Vacant Lot Program
There are many City owned as well as privately owned vacant lots where you may be able to build your dream home or expand your existing home.
How to Acquire City-Owned Lots
Vacant lots (PDF) in the City’s land bank can be purchased for:
- building owner-occupied single-family homes;
- expanding side yards;
- community purposes.
To acquire a City owned residential lot, complete the appropriate vacant lot application below and return it to Neighborhood Revitalization at email@example.com. If you have questions, call 216-491-1374.
- Side Lot/Community Use Application (Online Version | PDF Version)
- Infill (Single-Family Housing) Application (Online Version | PDF Version)
Guidelines for Side Lots
- Applicant must own and occupy the adjacent lot.
- To qualify, applicants must be in good standing with City departments, current on property taxes, and not in foreclosure.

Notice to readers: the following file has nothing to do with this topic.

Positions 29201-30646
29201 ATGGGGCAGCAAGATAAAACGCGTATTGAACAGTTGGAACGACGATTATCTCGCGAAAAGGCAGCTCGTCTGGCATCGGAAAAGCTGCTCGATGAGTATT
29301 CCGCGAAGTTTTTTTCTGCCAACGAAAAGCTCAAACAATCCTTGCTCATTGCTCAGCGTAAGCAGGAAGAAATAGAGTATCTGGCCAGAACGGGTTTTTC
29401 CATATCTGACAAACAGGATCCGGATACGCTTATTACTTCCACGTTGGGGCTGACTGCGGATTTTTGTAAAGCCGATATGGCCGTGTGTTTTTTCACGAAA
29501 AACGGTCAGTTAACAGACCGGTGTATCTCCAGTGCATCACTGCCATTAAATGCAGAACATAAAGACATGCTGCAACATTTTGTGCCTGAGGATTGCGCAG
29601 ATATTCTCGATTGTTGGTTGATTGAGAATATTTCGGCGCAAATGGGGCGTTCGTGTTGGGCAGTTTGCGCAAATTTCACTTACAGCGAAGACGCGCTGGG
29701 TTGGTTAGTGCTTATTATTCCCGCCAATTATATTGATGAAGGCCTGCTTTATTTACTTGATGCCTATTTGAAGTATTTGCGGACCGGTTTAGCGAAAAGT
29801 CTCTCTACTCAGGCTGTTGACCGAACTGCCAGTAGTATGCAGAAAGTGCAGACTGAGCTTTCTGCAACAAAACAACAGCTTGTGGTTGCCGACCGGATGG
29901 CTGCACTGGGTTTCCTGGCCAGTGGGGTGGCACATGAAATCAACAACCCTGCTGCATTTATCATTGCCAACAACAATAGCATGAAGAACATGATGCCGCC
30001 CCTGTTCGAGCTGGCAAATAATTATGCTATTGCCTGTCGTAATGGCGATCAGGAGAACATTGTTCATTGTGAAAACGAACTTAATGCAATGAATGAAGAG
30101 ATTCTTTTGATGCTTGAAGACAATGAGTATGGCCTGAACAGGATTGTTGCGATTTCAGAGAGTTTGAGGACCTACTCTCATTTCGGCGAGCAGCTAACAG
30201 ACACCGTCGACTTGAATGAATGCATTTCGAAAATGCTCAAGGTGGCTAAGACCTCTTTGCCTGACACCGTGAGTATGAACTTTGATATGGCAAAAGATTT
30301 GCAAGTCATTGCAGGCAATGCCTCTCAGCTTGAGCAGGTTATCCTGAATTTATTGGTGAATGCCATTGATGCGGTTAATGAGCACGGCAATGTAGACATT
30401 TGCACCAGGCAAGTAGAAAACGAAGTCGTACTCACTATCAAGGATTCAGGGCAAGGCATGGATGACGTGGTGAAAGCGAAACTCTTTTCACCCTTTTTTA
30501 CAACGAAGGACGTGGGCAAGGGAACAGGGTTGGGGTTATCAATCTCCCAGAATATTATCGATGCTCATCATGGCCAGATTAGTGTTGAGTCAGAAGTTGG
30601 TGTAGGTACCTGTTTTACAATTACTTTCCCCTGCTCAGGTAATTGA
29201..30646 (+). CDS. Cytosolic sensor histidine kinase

- The purchase price is $1.00.
- Successful applicants will be required to consolidate the parcel on which their home sits with the vacant lot. The survey and consolidation process costs approximately $1,000 to $3,000. Recording the new plat and filing the deed will cost approximately $100.
- An estimate of the increased taxes as a result of combining the two parcels is available here.
Guidelines for New Construction
- To apply, you must have already reviewed the city’s infill guidelines and discussed your plans with the Neighborhood Revitalization Department and the Planning Department prior to completing an application.
- Looking for a builder? The City is partnering with Knez to build new homes on City-owned vacant lots. Learn more at the Knez website.
- Pre-Approved Plans Available at a Great Price: View pre-approved home designs (PDF) from Shaker-based RDL Architects. For more information, contact Haley Christopher of RDL at 216-752-4300.
Guidelines for Community Uses
You can propose a community use for a City-owned vacant lot. These proposals will be reviewed by the Neighborhood Revitalization and Development Committee and need the support of the relevant neighborhood association. Leasing for use as a community garden is one such project, and you can find some tips on setting one up here.